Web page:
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The Supreme Court on Wednesday threw out a federal law that bans possession of a gun within 1,000 feet of a school, saying Congress lacked the authority to enact it.

Ruling 5-4 in a Texas case, the court said the law does not fall within Congress' authority to regulate interstate commerce.The 1990 Gun-Free School Zones Act "is a criminal statute that by its terms has nothing to do with `commerce' or any sort of economic enterprise, however broadly one might define those terms," Chief Justice William H. Rehnquist wrote for the court.

States have the primary authority to enact and enforce criminal laws, the court said. Justice Anthony M. Kennedy noted in a concurring opinion that more than 40 states already outlaw gun possession on or near school grounds.

Congress can enact laws under its power to regulate interstate commerce only to regulate activity that "substantially" affects such commerce, the court said.

The court rejected the Clinton administration's argument that gun possession near schools may result in violent crime, which in turn can harm the national economy.

"Under the government's `national productivity' reasoning, Congress could regulate any activity that it found was related to the economic productivity of individual citizens: family law . . . for example," the chief justice wrote.

"If we were to accept the government's arguments, we are hard-pressed to posit any activity by an individual that Congress is without power to regulate," Rehnquist wrote.

Wednesday's decision denied the government's bid to reinstate a former San Antonio high school student's conviction for carrying a gun to school.

Alfonso Lopez Jr. said he was given the gun to deliver to someone else for $40 to use in what Lopez described as a "gang war."

More than 200,000 children carry firearms to school every day, according to Sen. Herb Kohl, D-Wis., the sponsor of the 1990 Gun-Free School Zones Act.

Sixty-five students and six school employees were shot and killed at U.S. schools during the five years before the law was enacted, according to the Center to Prevent Handgun Violence.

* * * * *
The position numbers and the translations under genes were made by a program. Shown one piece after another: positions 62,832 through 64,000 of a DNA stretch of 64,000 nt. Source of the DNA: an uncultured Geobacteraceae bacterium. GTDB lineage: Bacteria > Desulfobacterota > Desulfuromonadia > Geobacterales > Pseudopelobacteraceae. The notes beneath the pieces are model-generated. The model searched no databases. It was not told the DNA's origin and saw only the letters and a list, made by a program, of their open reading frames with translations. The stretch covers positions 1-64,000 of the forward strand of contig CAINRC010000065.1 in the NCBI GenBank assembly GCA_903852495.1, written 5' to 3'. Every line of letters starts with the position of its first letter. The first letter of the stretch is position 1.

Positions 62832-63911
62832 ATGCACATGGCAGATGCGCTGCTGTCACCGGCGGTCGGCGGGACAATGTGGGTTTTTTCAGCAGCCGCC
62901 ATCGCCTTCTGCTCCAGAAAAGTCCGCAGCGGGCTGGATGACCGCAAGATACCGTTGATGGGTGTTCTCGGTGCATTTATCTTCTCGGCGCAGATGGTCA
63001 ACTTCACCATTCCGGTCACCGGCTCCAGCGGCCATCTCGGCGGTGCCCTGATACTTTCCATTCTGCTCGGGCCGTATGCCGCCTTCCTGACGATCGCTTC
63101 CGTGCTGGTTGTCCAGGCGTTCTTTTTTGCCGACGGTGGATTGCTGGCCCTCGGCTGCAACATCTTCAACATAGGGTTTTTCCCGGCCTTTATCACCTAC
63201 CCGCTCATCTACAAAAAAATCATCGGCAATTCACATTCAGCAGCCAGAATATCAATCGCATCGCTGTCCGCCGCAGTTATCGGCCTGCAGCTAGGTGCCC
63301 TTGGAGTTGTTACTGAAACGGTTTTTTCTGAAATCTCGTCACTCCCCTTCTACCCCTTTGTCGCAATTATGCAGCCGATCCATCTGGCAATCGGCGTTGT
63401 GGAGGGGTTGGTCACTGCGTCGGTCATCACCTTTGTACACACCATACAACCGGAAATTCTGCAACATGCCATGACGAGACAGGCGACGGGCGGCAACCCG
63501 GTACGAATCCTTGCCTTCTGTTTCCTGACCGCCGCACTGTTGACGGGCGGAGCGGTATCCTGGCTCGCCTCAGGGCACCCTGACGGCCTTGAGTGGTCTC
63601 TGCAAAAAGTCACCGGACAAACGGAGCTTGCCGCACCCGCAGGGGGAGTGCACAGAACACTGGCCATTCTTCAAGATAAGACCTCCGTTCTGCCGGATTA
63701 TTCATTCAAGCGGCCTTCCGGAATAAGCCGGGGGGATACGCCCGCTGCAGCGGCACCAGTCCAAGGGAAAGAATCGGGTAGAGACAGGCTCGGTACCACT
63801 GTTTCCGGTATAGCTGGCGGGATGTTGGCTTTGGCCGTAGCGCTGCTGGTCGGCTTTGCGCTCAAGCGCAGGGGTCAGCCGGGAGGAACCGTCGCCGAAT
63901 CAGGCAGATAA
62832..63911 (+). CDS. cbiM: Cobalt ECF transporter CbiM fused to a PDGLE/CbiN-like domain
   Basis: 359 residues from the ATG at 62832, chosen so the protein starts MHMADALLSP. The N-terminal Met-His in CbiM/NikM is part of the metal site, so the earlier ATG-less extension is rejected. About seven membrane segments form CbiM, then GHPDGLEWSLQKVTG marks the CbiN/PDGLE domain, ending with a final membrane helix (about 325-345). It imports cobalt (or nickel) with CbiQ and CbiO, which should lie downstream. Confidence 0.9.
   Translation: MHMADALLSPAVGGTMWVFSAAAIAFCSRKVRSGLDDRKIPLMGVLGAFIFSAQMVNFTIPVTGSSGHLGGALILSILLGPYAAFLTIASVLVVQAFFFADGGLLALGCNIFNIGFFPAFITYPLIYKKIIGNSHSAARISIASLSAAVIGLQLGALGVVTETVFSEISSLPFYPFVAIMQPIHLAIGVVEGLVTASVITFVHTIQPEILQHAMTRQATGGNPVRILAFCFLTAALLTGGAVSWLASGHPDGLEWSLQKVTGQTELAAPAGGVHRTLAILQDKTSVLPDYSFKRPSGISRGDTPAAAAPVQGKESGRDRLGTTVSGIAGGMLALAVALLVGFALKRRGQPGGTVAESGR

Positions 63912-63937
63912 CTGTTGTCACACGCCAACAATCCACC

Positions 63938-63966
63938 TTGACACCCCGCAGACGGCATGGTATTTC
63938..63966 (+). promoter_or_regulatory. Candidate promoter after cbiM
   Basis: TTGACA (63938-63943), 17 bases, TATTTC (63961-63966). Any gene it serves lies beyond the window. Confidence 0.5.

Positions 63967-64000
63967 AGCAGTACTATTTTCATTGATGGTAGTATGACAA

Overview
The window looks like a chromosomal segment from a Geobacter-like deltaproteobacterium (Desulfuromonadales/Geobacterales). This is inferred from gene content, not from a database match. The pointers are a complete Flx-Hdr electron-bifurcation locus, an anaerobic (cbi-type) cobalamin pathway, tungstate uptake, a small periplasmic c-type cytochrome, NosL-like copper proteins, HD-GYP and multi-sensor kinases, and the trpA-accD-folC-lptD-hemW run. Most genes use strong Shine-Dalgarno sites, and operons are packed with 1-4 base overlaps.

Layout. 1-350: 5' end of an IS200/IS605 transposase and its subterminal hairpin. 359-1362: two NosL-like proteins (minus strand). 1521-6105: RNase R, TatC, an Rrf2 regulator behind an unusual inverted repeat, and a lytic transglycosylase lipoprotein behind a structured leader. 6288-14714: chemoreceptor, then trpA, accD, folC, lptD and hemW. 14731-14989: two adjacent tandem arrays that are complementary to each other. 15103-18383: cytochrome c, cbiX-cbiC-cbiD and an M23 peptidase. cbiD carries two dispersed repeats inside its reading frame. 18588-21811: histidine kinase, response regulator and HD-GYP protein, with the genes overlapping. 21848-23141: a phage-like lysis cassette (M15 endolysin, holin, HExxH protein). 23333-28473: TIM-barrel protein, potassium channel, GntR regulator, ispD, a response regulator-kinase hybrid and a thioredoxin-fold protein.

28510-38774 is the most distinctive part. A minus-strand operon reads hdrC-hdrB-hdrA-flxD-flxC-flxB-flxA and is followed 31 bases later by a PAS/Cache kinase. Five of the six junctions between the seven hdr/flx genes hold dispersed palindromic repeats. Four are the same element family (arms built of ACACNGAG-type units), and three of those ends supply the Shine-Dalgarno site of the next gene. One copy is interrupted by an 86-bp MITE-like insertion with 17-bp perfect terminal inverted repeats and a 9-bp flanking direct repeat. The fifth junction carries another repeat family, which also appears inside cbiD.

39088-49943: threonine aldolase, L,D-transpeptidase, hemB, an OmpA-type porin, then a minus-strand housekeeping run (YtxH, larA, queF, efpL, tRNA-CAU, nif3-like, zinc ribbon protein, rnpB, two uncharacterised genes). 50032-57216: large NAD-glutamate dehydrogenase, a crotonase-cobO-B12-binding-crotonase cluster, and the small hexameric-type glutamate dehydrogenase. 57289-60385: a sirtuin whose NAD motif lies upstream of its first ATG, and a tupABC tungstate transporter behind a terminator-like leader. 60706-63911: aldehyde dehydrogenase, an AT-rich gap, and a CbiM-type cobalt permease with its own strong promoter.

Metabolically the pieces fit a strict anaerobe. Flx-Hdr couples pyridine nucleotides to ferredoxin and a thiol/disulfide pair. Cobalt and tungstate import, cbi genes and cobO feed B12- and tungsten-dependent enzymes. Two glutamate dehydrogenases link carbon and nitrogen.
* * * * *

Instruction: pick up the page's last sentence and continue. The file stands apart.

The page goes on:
But a federal appeals court threw out Lopez's conviction for bringing a .38-caliber handgun and five bullets to school in March 1992. He had been sentenced to six months in prison.

The 5th U.S. Circuit Court of Appeals noted that the Constitution allows Congress to regulate interstate commerce. But the appeals court said the school gun law was invalid because it did not spell out how gun possession near schools affects interstate commerce.

The Clinton administration argued that gun-related violence at schools harms the national economy by making it hard for schools to function.

Lopez's lawyer said almost any activity can be described as affecting interstate commerce, but the 1990 law's connection was too weak.

Wednesday, the Supreme Court agreed.

Rehnquist wrote that Lopez "was a local student at a local school; there is no indication that he had recently moved in interstate commerce."

If Congress could regulate activities that harm the educational environment, it also could directly regulate schools - perhaps even by mandating a federal school curriculum, the chief justice added.

Joining Rehnquist's opinion along with Kennedy were Justices Sandra Day O'Connor, Antonin Scalia and Clarence Thomas.

Dissenting were Justices John Paul Stevens, David H. Souter, Ruth Bader Ginsburg and Stephen G. Breyer.

Writing for the four, Breyer contended the school gun law "falls well within the scope of the commerce power" granted to Congress by the Constitution.

"Upholding this legislation would do no more than simply recognize that Congress had a `rational basis' for finding a significant connection between guns in or near schools and (through their effect on education) the interstate and foreign commerce they threaten," Breyer wrote.